Say you have a spaceship in a circular orbit around the sun with about an hundred thousands of millions of meters radius. That's about 150e9 meters. And you want to compute the position to a precision of the millimiter, because you worry about space debris for instance, or because you need to do some very advanced docking, or whatever). That would involve using angles as small as 6e-15 radians. So you'll need about 15 decimals of pi for you calculations. You wouldn't have to worry about that with an exact definition of pi. You would just make the calculations, and request a result with a millimeter precision. At no point you would have to worry about changing the definition of pi.

      Say you have a spaceship in a circular orbit around the sun ... and request a result with a millimeter precision.

      Sorry, but your misunderstandings are legion.

      It would be impossible to pre-calculate such an encounter, regardless of the precision of the calculations.

      The gravitational field of the Sun is neither uniform nor constant; and we do not yet have, and never will have, an accurate mapping of it; nor any way to produce one.

      For a start, in order to produce such a map, it would be necessary to have an identifiable reference point or line, but the Sun's surface and its interior rotate at different speeds; and the surface rotates at different speeds relative to latitude, with the poles rotating almost 50% faster than the equator. The surface is constantly changing so there is no way to denote a fixed reference point.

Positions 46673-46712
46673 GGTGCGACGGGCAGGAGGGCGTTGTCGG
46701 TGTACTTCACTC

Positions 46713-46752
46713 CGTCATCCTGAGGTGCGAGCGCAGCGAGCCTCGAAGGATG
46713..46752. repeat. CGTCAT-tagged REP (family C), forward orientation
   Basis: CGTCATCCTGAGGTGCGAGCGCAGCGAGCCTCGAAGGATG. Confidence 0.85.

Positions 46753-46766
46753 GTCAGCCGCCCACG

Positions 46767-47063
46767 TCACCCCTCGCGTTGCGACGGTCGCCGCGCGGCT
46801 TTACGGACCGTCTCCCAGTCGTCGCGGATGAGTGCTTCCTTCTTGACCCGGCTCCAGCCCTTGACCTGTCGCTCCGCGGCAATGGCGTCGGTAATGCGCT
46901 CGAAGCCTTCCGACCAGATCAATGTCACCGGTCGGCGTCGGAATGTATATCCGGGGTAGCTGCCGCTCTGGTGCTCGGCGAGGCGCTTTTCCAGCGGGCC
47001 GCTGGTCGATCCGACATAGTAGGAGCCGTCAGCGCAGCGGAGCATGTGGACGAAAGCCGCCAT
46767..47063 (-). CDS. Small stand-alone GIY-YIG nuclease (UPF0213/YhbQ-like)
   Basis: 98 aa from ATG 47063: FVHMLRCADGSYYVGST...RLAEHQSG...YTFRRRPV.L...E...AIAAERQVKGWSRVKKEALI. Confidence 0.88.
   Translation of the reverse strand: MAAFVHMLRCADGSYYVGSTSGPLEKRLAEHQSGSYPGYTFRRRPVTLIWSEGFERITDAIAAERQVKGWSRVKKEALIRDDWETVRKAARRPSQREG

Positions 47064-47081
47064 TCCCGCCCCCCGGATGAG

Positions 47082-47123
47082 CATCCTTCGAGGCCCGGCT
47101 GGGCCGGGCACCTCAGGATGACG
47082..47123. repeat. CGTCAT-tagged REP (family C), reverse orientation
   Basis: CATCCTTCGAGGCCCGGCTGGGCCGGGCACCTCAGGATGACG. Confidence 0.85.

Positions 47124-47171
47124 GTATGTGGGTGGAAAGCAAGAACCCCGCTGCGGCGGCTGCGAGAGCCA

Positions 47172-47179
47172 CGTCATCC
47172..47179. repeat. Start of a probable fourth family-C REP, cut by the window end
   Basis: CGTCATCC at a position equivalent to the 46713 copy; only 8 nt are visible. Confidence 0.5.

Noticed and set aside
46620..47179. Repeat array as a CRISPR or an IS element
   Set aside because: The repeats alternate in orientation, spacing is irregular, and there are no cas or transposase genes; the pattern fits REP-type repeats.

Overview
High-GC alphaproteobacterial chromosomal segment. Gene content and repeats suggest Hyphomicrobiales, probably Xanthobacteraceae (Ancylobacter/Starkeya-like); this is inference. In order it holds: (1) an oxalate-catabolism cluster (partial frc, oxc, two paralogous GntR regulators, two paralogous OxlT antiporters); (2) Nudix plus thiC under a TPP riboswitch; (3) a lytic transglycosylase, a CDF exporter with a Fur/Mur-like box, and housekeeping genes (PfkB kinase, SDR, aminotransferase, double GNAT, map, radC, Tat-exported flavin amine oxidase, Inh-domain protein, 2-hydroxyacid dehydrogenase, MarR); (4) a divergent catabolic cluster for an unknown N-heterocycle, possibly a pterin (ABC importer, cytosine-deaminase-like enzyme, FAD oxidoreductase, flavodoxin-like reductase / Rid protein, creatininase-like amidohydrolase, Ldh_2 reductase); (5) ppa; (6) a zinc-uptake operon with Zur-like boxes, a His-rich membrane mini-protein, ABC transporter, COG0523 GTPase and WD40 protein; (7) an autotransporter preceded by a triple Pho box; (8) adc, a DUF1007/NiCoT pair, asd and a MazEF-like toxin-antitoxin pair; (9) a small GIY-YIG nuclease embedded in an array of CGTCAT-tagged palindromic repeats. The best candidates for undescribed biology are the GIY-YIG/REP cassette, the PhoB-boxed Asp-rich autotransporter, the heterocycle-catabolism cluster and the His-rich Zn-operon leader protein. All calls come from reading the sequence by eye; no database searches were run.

In addition, solar radiation has a profound affect upon small craft in orbit around the Sun; and it is entirely unpredictable.

      These, and many other factors, are why all long distance space flights have in-transit correction burns built into them. Not to correct for inaccuracies in precalculations; but rather to correct for the unknowable and unpredictable affects of gravitational perturbations and variable solar pressures.

      And that is why all docking maneuvers in space require either manual corrections or programmed, active corrections using vehicle to vehicle sensing during final approach.

      The polite assessment of your idea is that it is a solution looking for a problem to solve. If implemented, it would at best be, an unnecessary drain on computing resources; at worst, completely pointless.


      With the rise and rise of 'Social' network sites: 'Computers are making people easier to use everyday'